Following the Black Saturday bushfires in Victoria in 2009, Arts Victoria––through Regional Arts Victoria––offered a series of quick response grants of up to $2,500 during the early recovery phase for artists to work in their communities on projects that contributed to the recovery effort. As the evaluator of this initiative, I met a number of grant recipients, including Marysville resident, Rita Seethaler. I caught up with her last week to see where she is at with her project, five years on.
How the project came about
In the winter of 2009 Rita Seethaler (left) went to Switzerland to visit her sick mother. While she was there, she talked with friends with whom she had played steel pans for many years before coming to Australia. She told them about the fires and the social upheaval they had caused. At the same time, Regional Arts Victoria had just offered quick response grants to encourage artists to work on arts recovery programs in their communities. This seeded the idea for Rita to apply for a grant to start a steel band in Marysville and the Triangle District (the other local towns of Narbethong, Buxton and Taggerty) as a way of helping with the recovery process. Some of her Swiss friends immediately offered donations of steel pans they were no longer using. So, Rita returned to Australia with a germ of an idea and was successful in securing the modest grant from Regional Arts Victoria.
Early days of the project
With a $2,500 grant and a great deal of commitment and good will, Rita formed the Steel Pan Band in Marysville; designed to attract participants of all levels of musical literacy, including those who had never learned music. After some months, the band had about 22 members who met weekly to rehearse and play. Their rehearsal space acted as a neutral place where people could socialise and share stories about their experience in the fires. Over time, they started talking about more uplifting things and focusing on a positive future. The band has contributed to the rebuilding of the social capital of Marysville and the broader region by creating new social networks and giving participants new skills and confidence.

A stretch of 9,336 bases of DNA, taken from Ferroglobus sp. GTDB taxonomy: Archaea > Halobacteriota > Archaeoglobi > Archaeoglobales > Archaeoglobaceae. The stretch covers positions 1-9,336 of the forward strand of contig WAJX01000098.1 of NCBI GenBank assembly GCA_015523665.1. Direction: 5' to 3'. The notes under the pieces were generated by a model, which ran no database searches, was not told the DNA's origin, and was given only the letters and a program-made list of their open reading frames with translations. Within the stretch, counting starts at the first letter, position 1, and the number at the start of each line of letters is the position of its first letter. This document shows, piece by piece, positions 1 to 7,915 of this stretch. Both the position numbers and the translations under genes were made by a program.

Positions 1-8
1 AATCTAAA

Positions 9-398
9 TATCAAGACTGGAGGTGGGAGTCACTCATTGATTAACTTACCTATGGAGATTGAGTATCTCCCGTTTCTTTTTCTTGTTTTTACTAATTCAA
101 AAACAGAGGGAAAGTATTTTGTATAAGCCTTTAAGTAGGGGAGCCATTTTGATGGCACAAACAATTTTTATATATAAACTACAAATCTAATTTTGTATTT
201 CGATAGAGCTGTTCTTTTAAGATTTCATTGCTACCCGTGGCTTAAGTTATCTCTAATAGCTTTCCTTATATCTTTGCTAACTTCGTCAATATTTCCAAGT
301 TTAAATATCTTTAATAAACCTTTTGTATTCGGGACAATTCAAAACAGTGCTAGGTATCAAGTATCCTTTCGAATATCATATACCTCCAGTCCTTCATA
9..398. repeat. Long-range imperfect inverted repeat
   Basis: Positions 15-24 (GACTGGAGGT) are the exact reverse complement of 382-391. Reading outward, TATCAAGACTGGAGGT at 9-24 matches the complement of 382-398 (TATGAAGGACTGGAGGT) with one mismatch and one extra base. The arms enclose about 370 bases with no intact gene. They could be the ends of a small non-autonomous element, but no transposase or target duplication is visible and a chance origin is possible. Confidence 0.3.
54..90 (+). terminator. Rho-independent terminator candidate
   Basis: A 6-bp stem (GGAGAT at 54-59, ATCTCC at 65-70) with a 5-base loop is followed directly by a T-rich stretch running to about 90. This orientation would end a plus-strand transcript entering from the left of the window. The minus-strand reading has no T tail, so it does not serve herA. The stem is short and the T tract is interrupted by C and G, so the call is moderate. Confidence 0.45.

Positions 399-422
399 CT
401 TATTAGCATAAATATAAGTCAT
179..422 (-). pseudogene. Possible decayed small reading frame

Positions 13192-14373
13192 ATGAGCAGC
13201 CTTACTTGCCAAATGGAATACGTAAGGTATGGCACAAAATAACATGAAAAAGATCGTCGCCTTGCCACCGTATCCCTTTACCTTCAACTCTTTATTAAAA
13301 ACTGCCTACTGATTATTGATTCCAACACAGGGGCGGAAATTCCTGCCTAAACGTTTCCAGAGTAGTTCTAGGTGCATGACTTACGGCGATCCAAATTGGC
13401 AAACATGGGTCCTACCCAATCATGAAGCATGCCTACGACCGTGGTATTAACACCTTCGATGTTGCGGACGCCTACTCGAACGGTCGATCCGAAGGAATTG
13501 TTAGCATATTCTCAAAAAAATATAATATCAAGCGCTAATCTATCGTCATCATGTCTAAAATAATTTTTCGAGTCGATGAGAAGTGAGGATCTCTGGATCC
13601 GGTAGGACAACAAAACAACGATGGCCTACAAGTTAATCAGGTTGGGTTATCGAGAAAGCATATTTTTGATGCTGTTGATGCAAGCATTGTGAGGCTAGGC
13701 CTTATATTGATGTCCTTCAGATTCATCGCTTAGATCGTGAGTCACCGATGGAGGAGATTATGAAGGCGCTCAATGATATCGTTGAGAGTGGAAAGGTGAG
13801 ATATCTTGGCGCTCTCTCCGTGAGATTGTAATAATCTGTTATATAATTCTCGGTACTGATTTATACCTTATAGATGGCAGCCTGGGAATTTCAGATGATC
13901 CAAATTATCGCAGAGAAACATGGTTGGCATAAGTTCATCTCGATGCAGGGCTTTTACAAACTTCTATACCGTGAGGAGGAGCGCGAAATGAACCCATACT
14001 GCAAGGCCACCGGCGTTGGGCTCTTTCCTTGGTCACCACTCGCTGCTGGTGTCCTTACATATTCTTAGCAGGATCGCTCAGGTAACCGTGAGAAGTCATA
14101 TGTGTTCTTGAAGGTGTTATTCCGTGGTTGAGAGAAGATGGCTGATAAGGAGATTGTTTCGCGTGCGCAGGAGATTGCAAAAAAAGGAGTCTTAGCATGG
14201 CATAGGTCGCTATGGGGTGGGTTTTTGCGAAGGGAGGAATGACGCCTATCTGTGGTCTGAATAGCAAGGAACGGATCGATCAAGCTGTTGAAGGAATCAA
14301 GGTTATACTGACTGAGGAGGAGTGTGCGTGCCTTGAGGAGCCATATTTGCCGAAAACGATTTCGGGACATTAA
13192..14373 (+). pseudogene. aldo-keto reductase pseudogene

The following few years
In 2011 the group performed in a high profile event at Federation Square, Melbourne, to commemorate the second anniversary of Black Saturday. By then they had adopted a new name; Pans on Fire. Over these years the group were hired for gigs all around Victoria. In April 2013 Rita instigated the staging of the inaugural Australian Steelband Festival in Marysville, made possible from corporate funding she attracted. Steel bands participated from interstate, New Zealand, Oman and Trinadad. The growth of the project continued as funding and support came from a number of sources in response to the tireless effort Rita put into writing grant applications, including for Regional Arts Victoria (RAV), Foundation for Rural and Regional Renewal (FRRR), Tourism Victoria, Australia Council for the Arts, Murrindindi Shire Council, and Multicultural Arts Victoria.
Now in 2014
It has been five years since the Black Saturday bushfires in Victoria. There are currently about 70 members and three steelbands have been established: Pans on Fire, Hot Pans and Jammin’ (a mums and kids band). They have performed over 90 gigs around Victoria and there are 20 participating children. Rita has trained other community members to take rehearsals, including parents of participating children and trained musicians. Each band started from scratch and most participants had never seen a steel pan or had formal musical training. The groups are self-funded via membership contributions, the sale of their first CD recorded in 2011 and concert ticket sales.
The group recently played in front of its largest audience of an estimated 50,000, plus half a million on live TV, in Melbourne’s 60th annual Moomba Parade, along with the CaribVic dancers, on 10 March 2014.
Hot Pans (and Pans on Fire) will next be playing at the Alexandra Picnic Races in Alexandra on Saturday 22 March, 2014.
This project illustrates that small seed funding can be the catalyst for long term project growth and sustainability. The quick response grant gave Rita the financial start she needed and the confidence that her idea was feasible. But the ongoing success of the project has come about from her business acumen, talent, drive, compassion and commitment, along with her ability to engage with the community. I can’t wait to see what is in store for this group in the years to come.